Coach Alan Stella said the team’s creativity and witty performance captured praise from the judges and audience alike. 

Congratulations to team members Catherine Almonte, Nicholas Chiu, Nicole Dressler, Jack Manning, Olivia Olynciw, Takara Perkins and Joanna Yu.

LVHS Artists Learn From Alumna

Locust Valley High School IB art students learned just what their IB art classes can do for them when they visited the exhibit of a Locust Valley High School alumna. 

High school art teachers Donna Chaplin and Linda DeFeo led their students on a trip to Manhattan to see the art exhibit of their former student Julia Ryan, Class of 2013.

Julia told the current IB students that taking IB courses benefited her greatly in college. She explained that the program prepares artists to take their work and themselves seriously. She also said it was helpful that friends she met in college from other countries such as India and Brazil had taken some of the same courses that she took. 

Ms. Chaplin said it is important that students experience art outside of their screens. “Our IB students are going through the process of developing and presenting a body of work,” she explained. “Seeing how Julia sets up her collection for view and listening to how she gets inspired to create her different series of works helps our students make the mental connection with what they are currently trying to achieve in their classes.”

Locust Valley Among Best Communities for Music Education

Locust Valley Central School District has been honored with the Best Communities for Music Education designation from The NAMM Foundation for its outstanding commitment to music education.  

The designation is awarded to districts that demonstrate outstanding achievement in efforts to provide music access and education to all students. This award recognizes that Locust Valley is leading the way with learning opportunities as outlined in the Every Student Succeeds Act.

The district offers music education starting in kindergarten, with opportunities to join chorus, band and orchestra in intermediate school. At the middle and high school level, there are additional enhancements to the music education program, including jazz band, concert chorale and chamber orchestra. The success of the district’s music programs is highlighted at the many concerts and performances held throughout the year and at various community events at which Locust Valley musicians entertain. 

The NAMM Foundation is a nonprofit supported in part by the National Association of Music Merchants. The foundation advances active participation in music making across the lifespan by supporting scientific research, philanthropic giving and public service programs.

Making Mental Health a Priority

Learning various methods and practices that instill wellness and mental health was the goal of a recent field trip taken by six high school students. The group attended the Nassau County Youth Wellness Summit in Merrick on March 19. The event, sponsored by the Society for the Prevention of Teen Suicide and the Long Island Youth Wellness Summit Committee, offered workshops intended to empower teens with preventative measures and coping skills that they could bring back to the school and share with their peers.

Sophomores Emerson Banos-Ronquillo, Julia Czerwonka and Kaitlyn Ward joined juniors Nina Rose Cialone, Anthony Scicutella and Matthew Scicutella at the conference with high school psychologist Kristen Sylvan and individual needs teacher Kristy Kinsley. The students were chosen for their leadership skills and ability to share the information with others in the school community.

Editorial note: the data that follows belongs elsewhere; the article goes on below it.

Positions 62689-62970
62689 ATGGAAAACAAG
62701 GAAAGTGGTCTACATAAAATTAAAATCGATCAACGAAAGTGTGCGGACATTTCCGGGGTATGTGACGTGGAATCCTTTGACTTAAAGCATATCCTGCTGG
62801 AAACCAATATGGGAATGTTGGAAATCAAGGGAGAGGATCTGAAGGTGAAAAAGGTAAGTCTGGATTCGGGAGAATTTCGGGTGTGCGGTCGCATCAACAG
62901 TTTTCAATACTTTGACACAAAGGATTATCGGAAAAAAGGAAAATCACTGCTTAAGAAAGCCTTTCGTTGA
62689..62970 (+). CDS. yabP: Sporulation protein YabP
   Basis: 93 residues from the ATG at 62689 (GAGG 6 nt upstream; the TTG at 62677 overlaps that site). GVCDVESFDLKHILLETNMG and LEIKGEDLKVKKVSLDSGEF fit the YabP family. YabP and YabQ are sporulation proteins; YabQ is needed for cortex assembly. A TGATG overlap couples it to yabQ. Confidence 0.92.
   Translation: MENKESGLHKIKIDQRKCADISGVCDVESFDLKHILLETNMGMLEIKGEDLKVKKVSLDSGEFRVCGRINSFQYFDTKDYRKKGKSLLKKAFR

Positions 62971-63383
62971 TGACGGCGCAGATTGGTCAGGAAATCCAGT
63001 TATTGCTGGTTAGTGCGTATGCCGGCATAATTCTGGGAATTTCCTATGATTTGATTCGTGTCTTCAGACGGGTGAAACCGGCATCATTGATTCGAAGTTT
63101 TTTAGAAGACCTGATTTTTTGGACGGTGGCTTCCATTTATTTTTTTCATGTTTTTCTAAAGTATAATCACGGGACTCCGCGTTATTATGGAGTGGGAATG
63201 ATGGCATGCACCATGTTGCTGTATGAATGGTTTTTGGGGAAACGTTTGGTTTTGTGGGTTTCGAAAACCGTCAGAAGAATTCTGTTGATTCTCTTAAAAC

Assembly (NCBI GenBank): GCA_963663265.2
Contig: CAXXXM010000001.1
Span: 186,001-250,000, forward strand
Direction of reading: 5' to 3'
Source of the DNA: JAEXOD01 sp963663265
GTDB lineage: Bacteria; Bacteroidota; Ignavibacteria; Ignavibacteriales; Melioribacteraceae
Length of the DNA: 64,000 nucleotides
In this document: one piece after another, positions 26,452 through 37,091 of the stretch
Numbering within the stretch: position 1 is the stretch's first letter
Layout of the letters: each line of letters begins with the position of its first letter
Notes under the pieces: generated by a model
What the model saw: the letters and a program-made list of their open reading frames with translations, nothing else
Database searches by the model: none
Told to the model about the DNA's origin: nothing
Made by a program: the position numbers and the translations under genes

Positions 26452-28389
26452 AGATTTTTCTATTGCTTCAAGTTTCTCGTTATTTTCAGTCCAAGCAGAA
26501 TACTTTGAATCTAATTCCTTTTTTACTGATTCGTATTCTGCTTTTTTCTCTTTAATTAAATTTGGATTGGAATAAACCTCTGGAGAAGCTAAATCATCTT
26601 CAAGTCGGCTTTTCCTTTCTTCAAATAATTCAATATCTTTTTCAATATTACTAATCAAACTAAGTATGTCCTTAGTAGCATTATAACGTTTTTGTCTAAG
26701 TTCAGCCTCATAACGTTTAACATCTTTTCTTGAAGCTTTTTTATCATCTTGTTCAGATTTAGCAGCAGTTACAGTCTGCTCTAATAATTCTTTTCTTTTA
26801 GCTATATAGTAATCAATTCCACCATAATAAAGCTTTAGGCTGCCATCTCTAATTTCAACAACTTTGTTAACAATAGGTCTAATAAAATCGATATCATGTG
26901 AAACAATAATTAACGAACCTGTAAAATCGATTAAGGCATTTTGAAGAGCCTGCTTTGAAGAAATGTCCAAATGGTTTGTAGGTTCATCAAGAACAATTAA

One workshop taught participants how to use yoga poses to incorporate more calm into one’s life. Other workshops addressed the importance of self-worth and emphasized that it is OK to talk about suicidal feelings and to reach out for help. Messages throughout the day focused on helping one another and helping oneself.  Recent high school graduates shared advice on transitioning to college and managing various challenges that the students will face. 

Ms. Sylvan said that the summit provided students with an opportunity to hear from experts in the field, collaborate with students from districts across Nassau County to raise awareness and offer resources for mental health issues.   

“We are proud that our students were part of Nassau County’s first Youth Wellness Summit. The students were active participants in the day’s activities and feel empowered to bring these lessons back to their school community,” Ms. Sylvan said. “These student leaders will be able to use the strategies in their own lives and will also be able to advocate for the well-being of their friends, classmates and community.”

Lip Sync Battle


LVHS students participated in the annual Lip Sync Battle to raise funds for Class of 2019 prom. Check out the photos from this entertaining event.

Student-Athlete College Recruiting Presentation

Student-Athlete College Recruiting Presentation
Tuesday, April 30, 6 p.m.
LVHS Auditorium

Athletes, coaches, parents and anyone navigating the college athletic recruitment process will benefit from a presentation by Mark Leinweaver of "Perfect Playcement" on April 30 at 6 p.m. in the high school auditorium. 

Leinweaver, a Major League Baseball agent and owner of the educational campaign company, “Perfect Playcement” will share valuable information on how to make decisions that will allow a student to continue their athletic career in college. Some topics often covered in his presentations include questions college coaches might ask, questions students and parents should ask college coaches, determining which schools are appropriate for a particular athlete based on various factors, differences between collegiate athletic classifications and more.